December 3, 2016

The Programming Historian is People

Heatmap of Contributors to The Programming Historian since launch. Map produced using Google Fusion Tables.

It sounds cheesy, but projects like the Programming Historian don’t exist without people freely giving their time, energy, and passion. Part of our sustainability plan has always been to ensure the project wasn’t reliant upon grant funding, and that means we’ve had to work hard to entice volunteers to sustain our efforts. To ensure our relationship was mutually beneficial rather than one-way, we’ve always tried to make sure contributors were properly credited for their efforts.

Since we launched in July 2012, we’ve done our best to keep track of everyone who has been part of the project. That includes authors, project team members, reviewers, and contributors to our blog. We’ve done a pretty good job of that (though I realise that we only have a list of reviewer names in lessons that eventually were accepted for publication and not those that didn’t make it through peer review).

Our growing list includes 112 people in at least 13 countries, on 3 continents. Most of them are associated with universities in one way or another. We have 73 universities represented amongst our contributors. Predominantly our contributors are academics, graduate students, or people working in university libraries, but there are also those who work for scholarly societies, freelance scholars, designers, consultants, and even someone working for the U.S. House of Representatives.

Heatmap of North American Contributors to The Programming Historian since launch. Map produced using Google Fusion Tables.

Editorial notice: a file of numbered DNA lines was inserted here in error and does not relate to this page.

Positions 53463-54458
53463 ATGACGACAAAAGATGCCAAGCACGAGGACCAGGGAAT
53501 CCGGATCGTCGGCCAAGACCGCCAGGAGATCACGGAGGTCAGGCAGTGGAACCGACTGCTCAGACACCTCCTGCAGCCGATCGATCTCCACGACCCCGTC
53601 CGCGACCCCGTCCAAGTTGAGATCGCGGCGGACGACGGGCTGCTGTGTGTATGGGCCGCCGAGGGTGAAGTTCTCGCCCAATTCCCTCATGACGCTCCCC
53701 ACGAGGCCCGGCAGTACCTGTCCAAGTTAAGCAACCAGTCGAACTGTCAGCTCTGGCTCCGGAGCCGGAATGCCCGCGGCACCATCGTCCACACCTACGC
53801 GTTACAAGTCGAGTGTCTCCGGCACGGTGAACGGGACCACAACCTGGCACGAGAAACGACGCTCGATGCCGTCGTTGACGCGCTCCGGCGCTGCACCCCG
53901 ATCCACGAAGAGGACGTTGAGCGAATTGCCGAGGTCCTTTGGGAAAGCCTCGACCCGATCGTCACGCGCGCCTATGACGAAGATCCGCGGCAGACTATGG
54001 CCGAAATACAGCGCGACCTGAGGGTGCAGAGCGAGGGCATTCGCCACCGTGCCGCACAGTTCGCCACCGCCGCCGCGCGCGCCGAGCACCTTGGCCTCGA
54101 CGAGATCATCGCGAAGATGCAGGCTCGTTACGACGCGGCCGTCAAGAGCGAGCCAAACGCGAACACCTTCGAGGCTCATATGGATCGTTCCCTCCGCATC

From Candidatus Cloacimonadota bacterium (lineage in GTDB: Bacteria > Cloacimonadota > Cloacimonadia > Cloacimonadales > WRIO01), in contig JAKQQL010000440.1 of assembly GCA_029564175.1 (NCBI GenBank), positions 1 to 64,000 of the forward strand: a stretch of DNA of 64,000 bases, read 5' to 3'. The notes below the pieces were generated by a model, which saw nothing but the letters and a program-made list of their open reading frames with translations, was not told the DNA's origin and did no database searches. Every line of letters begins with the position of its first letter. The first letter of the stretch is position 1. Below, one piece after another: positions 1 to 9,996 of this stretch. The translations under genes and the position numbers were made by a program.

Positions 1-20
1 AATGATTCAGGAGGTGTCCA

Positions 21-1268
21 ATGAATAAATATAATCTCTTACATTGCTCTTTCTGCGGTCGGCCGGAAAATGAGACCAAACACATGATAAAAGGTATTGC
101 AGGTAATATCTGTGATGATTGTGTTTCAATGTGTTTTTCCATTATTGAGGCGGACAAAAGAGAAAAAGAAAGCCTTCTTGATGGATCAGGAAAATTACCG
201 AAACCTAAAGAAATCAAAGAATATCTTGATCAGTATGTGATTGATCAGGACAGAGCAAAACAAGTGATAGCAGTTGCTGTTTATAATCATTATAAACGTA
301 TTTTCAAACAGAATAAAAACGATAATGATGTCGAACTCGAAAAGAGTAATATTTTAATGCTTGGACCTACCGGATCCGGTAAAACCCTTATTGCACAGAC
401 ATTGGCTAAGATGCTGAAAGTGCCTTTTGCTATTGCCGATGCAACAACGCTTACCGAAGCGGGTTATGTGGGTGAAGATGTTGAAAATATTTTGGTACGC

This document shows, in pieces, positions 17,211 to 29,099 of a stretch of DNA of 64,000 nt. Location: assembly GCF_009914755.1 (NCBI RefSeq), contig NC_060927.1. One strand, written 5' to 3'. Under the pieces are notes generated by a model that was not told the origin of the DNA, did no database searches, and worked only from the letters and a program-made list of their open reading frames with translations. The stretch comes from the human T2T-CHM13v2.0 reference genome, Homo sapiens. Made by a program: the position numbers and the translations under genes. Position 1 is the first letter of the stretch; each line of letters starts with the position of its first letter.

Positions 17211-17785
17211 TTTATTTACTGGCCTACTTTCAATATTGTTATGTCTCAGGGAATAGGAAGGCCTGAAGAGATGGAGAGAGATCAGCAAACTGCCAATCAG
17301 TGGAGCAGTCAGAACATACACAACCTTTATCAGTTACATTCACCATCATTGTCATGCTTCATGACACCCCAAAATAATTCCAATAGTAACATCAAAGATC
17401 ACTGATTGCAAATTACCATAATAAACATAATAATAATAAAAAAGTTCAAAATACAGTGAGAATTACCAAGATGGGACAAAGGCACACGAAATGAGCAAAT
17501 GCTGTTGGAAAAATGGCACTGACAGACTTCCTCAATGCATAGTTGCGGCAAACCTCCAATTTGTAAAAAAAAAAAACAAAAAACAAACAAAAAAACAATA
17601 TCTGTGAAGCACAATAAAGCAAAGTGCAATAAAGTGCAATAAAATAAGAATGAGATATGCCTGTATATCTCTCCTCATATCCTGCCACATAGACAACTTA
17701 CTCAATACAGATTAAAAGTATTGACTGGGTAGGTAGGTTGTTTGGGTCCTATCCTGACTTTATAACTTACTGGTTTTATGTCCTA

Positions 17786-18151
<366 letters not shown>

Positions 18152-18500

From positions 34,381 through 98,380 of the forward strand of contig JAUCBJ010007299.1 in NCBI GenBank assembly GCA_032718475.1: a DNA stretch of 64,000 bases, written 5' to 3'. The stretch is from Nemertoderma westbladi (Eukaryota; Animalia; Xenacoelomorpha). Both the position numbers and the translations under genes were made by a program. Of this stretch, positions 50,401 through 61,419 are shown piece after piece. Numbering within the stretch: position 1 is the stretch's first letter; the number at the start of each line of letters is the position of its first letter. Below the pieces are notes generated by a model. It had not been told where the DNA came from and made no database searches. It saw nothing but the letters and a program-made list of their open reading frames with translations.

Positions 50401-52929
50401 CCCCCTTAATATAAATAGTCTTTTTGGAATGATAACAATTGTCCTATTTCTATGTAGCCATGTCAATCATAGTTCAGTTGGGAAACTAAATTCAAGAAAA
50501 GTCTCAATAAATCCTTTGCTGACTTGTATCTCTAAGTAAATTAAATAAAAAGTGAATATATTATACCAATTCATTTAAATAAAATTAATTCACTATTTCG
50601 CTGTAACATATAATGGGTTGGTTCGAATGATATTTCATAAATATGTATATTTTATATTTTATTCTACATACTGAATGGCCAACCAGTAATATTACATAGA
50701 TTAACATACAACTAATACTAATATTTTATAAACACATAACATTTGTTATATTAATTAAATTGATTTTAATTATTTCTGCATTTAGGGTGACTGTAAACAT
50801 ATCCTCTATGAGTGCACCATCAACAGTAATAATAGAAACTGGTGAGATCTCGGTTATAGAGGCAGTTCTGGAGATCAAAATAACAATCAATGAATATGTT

We owe a huge debt of thanks in particular to George Mason University (9 contributors), Western University (6), University of California Los Angeles (5), the British Library (3), Carleton University (3), Rice University (3), and the University of New Mexico (3).

33 of our contributors are women, and 79 are men. We’re committed to diversity, so we’ll continue to work towards bringing those numbers closer to parity. To help us do that, please encourage female colleagues, friends, and students to consider proposing a tutorial. If you are a woman with an idea for a lesson, we’d be very happy to hear from you.

Heatmap of European Contributors to *The Programming Historian* since launch. Map produced using Google Fusion Tables.

The breakdown of contributors by country:

The maps show that we’ve done a great job of bringing people together across North America and the UK, but there’s clearly more work to be done to ensure the Programming Historian becomes a truly global community. We hope that our new (and hard at work) Spanish language team will help us grow the project in Central and South America.

If anyone has African, Asian, or Australasian connections that would like to get involved, please encourage them to drop us a line.

A big thanks to everyone who has made this project possible thus far. The Programming Historian is people. We’re truly grateful of all of you.

Heatmap of British Contributors to The Programming Historian since launch. Map produced using Google Fusion Tables.

Our contributors to date:

If I’ve missed you or made a mistake, let me know so I can update our records.

About the author

Adam Crymble is a lecturer of digital history at the University of Hertfordshire.